The US will be sending an unspecified number of special operations troops to Iraq to "put even more pressure" on ISIS in both Iraq and Syria, NBC News reports. "These special operators will over time be able to conduct raids, free hostages, gather intelligence, and capture [ISIS] leaders," CNN quotes Defense Secretary Ash Carter, who made the announcement Tuesday. According to NBC, the "specialized expeditionary targeting force" will work with the Iraqi government to conduct unilateral operations in Syria, though it may also conduct operations within Iraq without notifying its government first. "We are acting to defeat [ISIS] at its core," Carter says. "We're going to win." Officials say the force won't include "large numbers" of troops.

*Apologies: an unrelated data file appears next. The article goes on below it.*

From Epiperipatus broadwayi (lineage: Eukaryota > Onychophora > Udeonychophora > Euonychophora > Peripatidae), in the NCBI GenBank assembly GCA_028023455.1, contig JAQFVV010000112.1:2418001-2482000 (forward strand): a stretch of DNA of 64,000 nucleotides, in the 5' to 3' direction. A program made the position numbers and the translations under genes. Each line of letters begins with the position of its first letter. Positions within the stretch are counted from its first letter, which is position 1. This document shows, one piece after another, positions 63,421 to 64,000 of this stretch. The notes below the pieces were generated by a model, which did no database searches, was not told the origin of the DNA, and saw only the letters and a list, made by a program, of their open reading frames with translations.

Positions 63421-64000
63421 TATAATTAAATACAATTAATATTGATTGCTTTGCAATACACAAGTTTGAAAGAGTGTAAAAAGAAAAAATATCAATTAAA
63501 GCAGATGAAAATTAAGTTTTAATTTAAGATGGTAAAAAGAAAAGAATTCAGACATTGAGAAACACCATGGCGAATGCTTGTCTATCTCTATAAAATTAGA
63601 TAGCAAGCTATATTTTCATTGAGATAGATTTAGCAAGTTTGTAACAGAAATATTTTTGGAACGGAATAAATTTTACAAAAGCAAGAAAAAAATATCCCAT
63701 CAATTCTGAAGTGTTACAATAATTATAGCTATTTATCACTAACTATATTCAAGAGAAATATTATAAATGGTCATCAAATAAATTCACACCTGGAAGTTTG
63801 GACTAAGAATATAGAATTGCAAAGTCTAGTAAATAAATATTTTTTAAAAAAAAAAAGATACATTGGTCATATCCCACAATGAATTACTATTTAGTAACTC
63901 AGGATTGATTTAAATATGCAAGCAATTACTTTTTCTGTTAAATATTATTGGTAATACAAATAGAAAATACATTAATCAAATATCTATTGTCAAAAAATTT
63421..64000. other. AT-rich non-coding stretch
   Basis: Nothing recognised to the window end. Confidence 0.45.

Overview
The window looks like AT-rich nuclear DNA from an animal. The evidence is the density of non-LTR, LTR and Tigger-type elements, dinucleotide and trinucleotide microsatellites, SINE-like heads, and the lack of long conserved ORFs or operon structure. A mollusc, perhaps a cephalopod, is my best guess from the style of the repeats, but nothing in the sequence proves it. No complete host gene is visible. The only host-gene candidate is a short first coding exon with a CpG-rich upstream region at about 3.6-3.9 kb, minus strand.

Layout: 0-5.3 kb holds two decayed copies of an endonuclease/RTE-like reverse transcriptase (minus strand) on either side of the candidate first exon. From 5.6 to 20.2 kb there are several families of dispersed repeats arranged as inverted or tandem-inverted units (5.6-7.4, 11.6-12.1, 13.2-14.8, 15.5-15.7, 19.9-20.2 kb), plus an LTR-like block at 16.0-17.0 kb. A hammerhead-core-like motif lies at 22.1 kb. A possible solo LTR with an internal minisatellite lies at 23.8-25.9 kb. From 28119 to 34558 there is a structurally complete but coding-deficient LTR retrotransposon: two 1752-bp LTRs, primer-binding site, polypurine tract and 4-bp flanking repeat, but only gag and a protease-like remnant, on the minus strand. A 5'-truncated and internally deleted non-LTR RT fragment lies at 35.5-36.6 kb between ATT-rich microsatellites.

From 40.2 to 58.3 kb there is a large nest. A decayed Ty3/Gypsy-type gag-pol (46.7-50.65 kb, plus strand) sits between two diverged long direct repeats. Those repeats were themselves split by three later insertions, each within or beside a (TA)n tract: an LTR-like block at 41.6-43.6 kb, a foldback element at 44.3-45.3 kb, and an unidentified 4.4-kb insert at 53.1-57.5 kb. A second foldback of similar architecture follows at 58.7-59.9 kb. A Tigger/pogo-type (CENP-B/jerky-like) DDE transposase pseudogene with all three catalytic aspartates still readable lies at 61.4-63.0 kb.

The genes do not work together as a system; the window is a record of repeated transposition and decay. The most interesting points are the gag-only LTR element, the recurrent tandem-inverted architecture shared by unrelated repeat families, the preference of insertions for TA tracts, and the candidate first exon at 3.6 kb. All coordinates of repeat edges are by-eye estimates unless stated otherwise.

Republicans have been critical of Obama's actions against ISIS, with one GOP lawmaker calling them "lackadaisical" during Carter's announcement Tuesday, Politico reports. And Jeb Bush—while supportive of sending special operations troops to Iraq—says the move doesn't go far enough. “American special operators bring a unique suite of capabilities that make them force multipliers,” Carter says. “Where we find further opportunity to leverage such capability, we will be prepared to expand it.” He says that while the US isn't technically at war, "it has that kind of gravity." The new special operations forces being sent to Iraq are in addition to the up to 50 Obama authorized in October, according to CNN. And NBC quotes one official who says it "cracks open the door" for combat operations in Syria.